Monthly Archives: May 2014

ASHA’s CAA Silo and School Speech-Language Pathology

We find no evidence school speech-language pathology is a CAA priority. Current statistics say school SLPs make up over half the paying membership but are under-represented on the Council. Of 18 members, only one is a “Practitioner-SLP.”

Window looking out.

Window looking out.

Since 1930 school employees have paid the freight for ASHA accreditation advances but have been all but locked out of curriculum discussions. It is a bias started by Wendell Johnson and his group.

The Council on Academic Accreditation in Audiology and Speech-Language Pathology isolated itself from the membership by claiming “autonomy” for itself with no published rationale for why its act of aggrandisement was necessary to advance school practice curriculum. When it comes to school curriculum the grade for CAA is D.


Why Teacher Training Doesn’t Reduce Special Education Over-identification

Proposed is our theory of special education over-identification. It is based on the research idea that there is an underlying (abstract) factor common to several areas of school mis-evaluation. There is a population of school children dispreferred for general education instruction. This abstract factor (D-FACTOR) is not perceived by educators and policy-makers, and therefore training concepts and parameters are misguided.

Education is categorical and this is the way training is done, categorically. This thinking reflects factory concepts of the early 20th century and the categorical curriculum. Hence, the U. S. Department of Education together with the U. S. Justice Department propose teacher training as one means of fighting inappropriate school suspension. Training should start with how we categorize and evaluate struggling children in American schools.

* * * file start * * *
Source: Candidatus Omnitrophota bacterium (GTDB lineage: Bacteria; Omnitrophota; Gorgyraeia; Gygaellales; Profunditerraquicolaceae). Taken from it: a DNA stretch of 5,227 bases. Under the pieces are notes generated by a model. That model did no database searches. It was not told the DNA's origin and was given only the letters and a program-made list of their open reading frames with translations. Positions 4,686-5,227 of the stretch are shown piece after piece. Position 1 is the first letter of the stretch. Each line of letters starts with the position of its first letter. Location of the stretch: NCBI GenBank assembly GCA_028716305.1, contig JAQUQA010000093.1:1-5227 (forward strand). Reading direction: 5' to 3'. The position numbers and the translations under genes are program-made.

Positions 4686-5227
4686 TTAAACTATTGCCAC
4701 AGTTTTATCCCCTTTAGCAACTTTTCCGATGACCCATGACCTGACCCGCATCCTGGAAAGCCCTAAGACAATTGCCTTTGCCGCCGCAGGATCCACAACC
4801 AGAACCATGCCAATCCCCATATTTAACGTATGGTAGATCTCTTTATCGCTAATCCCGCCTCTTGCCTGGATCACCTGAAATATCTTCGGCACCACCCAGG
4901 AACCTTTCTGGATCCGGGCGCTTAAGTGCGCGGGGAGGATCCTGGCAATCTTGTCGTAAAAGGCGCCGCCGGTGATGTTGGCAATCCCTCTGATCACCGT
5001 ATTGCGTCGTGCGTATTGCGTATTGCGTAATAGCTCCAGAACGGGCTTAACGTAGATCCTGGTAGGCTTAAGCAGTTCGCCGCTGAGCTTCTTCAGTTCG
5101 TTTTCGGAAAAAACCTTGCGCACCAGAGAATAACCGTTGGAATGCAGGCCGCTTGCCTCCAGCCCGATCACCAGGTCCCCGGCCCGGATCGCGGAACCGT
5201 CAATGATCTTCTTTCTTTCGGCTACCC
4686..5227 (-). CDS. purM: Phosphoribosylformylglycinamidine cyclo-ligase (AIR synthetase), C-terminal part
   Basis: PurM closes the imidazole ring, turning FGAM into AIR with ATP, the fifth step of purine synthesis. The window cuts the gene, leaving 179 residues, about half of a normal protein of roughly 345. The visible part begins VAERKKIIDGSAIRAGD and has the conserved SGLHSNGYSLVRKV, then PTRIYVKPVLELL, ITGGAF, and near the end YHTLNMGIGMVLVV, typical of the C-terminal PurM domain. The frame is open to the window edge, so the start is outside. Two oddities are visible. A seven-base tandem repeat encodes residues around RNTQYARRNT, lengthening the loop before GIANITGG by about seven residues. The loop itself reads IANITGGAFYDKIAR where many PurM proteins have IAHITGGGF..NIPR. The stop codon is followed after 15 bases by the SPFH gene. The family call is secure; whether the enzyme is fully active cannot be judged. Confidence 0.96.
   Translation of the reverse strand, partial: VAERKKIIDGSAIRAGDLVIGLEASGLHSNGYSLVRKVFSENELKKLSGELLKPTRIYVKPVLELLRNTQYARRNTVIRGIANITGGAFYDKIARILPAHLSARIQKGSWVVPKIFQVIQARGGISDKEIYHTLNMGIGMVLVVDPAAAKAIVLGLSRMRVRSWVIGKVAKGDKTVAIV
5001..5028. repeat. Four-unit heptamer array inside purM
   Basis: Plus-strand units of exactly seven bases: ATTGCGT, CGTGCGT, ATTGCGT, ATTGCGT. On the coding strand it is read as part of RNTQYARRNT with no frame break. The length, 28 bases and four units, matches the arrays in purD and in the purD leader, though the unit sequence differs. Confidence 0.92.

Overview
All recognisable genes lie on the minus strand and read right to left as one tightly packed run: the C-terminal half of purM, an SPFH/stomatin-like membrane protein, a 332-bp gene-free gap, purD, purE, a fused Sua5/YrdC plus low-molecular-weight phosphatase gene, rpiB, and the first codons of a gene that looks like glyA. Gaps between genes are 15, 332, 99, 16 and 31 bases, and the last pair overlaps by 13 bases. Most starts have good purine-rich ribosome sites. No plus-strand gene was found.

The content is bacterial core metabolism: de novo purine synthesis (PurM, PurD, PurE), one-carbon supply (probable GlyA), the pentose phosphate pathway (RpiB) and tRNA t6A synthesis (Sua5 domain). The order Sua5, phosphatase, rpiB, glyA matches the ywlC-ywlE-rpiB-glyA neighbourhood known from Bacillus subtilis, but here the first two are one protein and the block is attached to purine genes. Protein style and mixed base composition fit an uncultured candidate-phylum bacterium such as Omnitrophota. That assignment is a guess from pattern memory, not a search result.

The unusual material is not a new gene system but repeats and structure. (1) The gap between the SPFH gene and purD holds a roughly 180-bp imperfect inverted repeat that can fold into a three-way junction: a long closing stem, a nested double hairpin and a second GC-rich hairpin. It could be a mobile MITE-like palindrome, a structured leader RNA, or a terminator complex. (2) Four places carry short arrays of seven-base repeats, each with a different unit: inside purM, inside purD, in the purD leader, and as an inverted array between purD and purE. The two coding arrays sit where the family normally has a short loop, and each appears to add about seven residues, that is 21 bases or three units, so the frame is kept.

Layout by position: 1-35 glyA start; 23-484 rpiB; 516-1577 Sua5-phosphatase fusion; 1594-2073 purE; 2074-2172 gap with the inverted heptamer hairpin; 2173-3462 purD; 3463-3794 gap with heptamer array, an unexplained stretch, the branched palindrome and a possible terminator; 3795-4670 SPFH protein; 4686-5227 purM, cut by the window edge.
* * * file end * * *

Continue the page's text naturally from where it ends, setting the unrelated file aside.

Compulsory Education in America

The essence of problem solving is the recognition of the nature of the great American experiment to embrace compulsory education in a society which at the same time embraces elite education. We have documented this point extensively. Therefore, we have had a class of Americans fighting to sustain elite education within a system of public education. The system is designed to “discriminate” against those children who do not fit. Even the charter school movement can be studied in this light.

It took a strong movement of parents of disabled children to get IDEA legislation passed in 1975 and force states to put disabled children in schools.

Simply, teachers need to understand their histories as workers in the government schools, and how the civil rights movement has run up against those who do not want struggling children. Teachers must understand, as gate keepers, they are caught between two movements and knowledge of same is their best defense. Some need to own their own preference for elite education only serves to make their jobs more difficult.


Right now, we see the D-Factor includes:

GENDER: males are more likely to be placed.

TEACHABILITY: difficult-to-teach pupils are more likely to be placed.

DISABILITY: disabled pupils are more likely to be placed.

RACE: minority pupils are more likely to be placed.

Difficult-to-Teach and Special Education Over-identification

We are reposting this important information on the role of teachers in the over-identification of children for special education. A theory of over-identification must examine the role of teachers. The Jim Wright summary is critically important.

Teacher Referrals

How regular classroom teachers understand at risk children and then decide what special help they need is a critical factor as to the number of children who end up in special education. For example, there are more boys than girls in special education. We learn: “e.g., evidence that female teachers are more likely than male teachers to refer boys for special education coupled with the predominance of female teachers in the teaching force, especially in the elementary grades” (Policy Archive).